Are you thinking of getting a medical marijuana card in Virginia? The state continues to expand its medical marijuana program, giving patients more opportunities to apply for a card of their own. Read on to learn more about cannabis in Virginia.
On 1 July 2021, Virginia became the first state in the conservative South to legalize adult-use (recreational) marijuana and the 17th in the entire U.S. to do so, thereby making it possible for adults 21+ to possess and share, but not sell, up to one ounce of recreational cannabis and to grow up to four marijuana plants of home-cultivated marijuana. Unfortunately, state-licensed dispensaries for recreational cannabis sales, which were originally slated to open in January 2024 after having been passed by the state’s Senate, are currently on indefinite hold due to being overturned by 5-3 in the House General Laws subcommittee. It is hoped that Virginian voters will be able to select the right kinds of politicians in 2023 who will be able to get the job done, as the legislature has convened for the year. Until that happens, recreational users do not currently have access to regulated weed as there are no operational dispensaries at this time for them to buy their cannabis products.
However, two positives are that recreational users can easily obtain feminized cannabis seeds from reputable online seed banks to cultivate their own home-grown marijuana, and qualified medical patients can not only buy quality medical marijuana seeds online (and apply for a medical marijuana card) but can obtain medical cannabis products from medical marijuana dispensaries in Virginia.
The road to recreational marijuana becoming legalized was paved by the passing of numerous medical marijuana laws over the past several years–even decades.
Conversely, recent improvements to medical marijuana laws that went into effect on 1 July 2022 with the passing of House Bill 933, where medical marijuana patients, their parents, and/or legal guardians no longer have to have to register with Virginia’s Board of Pharmacy to obtain a physical medical cannabis card is connected in part to the legalization of recreational marijuana in Virginia. As such, these days, all a person has to do to become a qualified patient in Virginia is to obtain a Written Certification for the Use of Medical Cannabis from a registered practitioner for medical cannabis.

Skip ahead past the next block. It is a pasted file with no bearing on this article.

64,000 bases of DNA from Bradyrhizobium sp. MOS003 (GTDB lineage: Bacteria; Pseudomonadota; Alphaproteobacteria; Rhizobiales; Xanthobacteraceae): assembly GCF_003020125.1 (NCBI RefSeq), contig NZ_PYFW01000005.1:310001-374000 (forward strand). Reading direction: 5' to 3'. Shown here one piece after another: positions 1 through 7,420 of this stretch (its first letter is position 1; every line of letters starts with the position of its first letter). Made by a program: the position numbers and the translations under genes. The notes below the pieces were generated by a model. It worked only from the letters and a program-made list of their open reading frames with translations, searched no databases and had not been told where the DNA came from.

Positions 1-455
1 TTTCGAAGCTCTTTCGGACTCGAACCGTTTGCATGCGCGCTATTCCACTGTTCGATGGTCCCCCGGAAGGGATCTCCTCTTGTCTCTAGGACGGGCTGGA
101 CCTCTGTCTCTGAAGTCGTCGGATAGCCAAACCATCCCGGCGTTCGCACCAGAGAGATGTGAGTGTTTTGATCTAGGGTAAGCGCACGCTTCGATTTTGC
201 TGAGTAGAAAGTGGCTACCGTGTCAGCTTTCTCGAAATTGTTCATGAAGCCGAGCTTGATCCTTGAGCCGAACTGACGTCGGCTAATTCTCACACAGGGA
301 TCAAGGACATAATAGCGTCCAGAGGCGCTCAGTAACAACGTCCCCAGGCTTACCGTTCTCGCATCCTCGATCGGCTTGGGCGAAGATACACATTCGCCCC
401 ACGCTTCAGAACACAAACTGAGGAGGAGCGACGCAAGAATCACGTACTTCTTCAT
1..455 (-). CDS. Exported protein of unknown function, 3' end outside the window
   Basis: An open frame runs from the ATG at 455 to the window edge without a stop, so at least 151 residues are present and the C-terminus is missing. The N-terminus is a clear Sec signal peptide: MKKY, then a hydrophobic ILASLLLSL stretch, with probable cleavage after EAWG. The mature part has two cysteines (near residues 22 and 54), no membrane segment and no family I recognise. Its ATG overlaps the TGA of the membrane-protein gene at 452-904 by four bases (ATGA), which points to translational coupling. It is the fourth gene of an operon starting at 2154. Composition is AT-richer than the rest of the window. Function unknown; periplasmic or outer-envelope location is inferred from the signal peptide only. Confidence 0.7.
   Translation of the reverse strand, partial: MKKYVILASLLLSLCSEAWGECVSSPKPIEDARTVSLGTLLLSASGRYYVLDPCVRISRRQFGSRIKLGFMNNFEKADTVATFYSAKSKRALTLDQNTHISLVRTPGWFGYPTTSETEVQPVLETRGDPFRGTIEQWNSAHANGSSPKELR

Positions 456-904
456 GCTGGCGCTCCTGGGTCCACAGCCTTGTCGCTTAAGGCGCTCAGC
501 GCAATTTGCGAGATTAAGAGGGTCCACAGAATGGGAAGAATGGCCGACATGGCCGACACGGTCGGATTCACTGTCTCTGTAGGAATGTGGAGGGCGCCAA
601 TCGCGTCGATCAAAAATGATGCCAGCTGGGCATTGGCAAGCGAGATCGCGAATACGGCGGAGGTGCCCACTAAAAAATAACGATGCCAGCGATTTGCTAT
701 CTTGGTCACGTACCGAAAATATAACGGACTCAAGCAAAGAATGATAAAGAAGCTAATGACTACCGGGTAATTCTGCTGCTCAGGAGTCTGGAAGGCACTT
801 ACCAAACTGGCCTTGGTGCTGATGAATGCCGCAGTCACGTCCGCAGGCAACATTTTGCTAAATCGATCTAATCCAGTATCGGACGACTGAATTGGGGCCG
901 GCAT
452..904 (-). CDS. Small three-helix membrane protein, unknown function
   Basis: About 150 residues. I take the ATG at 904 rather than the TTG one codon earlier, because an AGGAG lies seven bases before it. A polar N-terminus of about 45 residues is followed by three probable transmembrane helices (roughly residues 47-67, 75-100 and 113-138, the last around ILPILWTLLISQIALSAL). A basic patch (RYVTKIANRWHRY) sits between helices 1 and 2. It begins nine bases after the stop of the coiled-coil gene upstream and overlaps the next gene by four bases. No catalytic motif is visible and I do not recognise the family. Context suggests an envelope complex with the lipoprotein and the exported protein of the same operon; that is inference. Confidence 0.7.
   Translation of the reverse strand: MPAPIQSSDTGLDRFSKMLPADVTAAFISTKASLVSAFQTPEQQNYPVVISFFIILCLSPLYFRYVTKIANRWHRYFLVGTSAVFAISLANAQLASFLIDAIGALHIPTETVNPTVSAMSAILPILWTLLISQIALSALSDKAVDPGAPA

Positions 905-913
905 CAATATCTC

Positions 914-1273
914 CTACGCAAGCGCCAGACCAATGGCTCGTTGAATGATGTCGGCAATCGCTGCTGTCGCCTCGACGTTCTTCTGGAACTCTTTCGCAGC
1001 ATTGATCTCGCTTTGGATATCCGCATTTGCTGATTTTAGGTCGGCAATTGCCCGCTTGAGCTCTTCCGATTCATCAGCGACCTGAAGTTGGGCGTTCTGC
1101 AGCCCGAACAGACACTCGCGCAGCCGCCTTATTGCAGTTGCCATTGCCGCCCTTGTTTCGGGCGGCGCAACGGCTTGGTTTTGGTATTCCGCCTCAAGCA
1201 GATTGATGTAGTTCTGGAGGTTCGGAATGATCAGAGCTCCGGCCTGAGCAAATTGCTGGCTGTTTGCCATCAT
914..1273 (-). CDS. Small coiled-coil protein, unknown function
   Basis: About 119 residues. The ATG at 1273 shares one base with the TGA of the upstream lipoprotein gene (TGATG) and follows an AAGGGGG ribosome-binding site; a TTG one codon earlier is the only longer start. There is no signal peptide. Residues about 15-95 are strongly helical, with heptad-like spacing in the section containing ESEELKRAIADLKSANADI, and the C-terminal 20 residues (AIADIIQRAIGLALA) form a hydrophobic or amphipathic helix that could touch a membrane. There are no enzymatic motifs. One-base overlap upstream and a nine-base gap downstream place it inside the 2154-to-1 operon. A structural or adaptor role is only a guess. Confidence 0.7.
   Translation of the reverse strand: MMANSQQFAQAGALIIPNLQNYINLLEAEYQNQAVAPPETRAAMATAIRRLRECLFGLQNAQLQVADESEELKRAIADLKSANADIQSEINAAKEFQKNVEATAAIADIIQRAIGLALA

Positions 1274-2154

However, before getting into what Virginia now views as a qualifying condition, what medical users are legally permitted, and what the steps are for the certification process, it would be good to first share a brief timeline of Virginia’s medical cannabis program.
History of Virginia’s Medical Marijuana Program
In 1979, Virginia became one of the first countries in the nation to pass medical marijuana legislation–albeit limited–allowing state-licensed doctors to prescribe CBD and THC-A oil to patients with the diagnosed condition of glaucoma and those suffering from the side effects of chemotherapy. However, due to the fact that marijuana was still listed as a Schedule 1 controlled substance under federal law, this law was basically rendered moot as such prescriptions were illegal on the federal level.
In March of 2017, then-Governor Terry McAuliffe signed House Bill 1445 and Senate Bill 1235, which gave patients legal access to CBD and THC-A oil.
This turned out to be a watershed moment, as then less than a year later in 2018, the law was expanded so that those suffering any diagnosed medical condition or disease could legally procure CBD or THC-A oil.
In 2019, additional legislation was passed that allowed for medical marijuana products, like edibles, to contain up to 10 mg THC per dosage. That said, progress can take time, and so it wasn’t until August 2020 that the first state-licensed marijuana dispensaries for medical cannabis opened their doors to registered patients.
Following all of these advancements, House Bill 2218 / Senate Bill 1333 was signed by then-Governor Northam in March 2021, which allowed patients to use whole-plant botanical cannabis, which effectively gave medical users access to cannabis flower starting in July 2021. Another bill was also passed in 2021 that provided patients protection from employers for using medical cannabis outside of the workplace.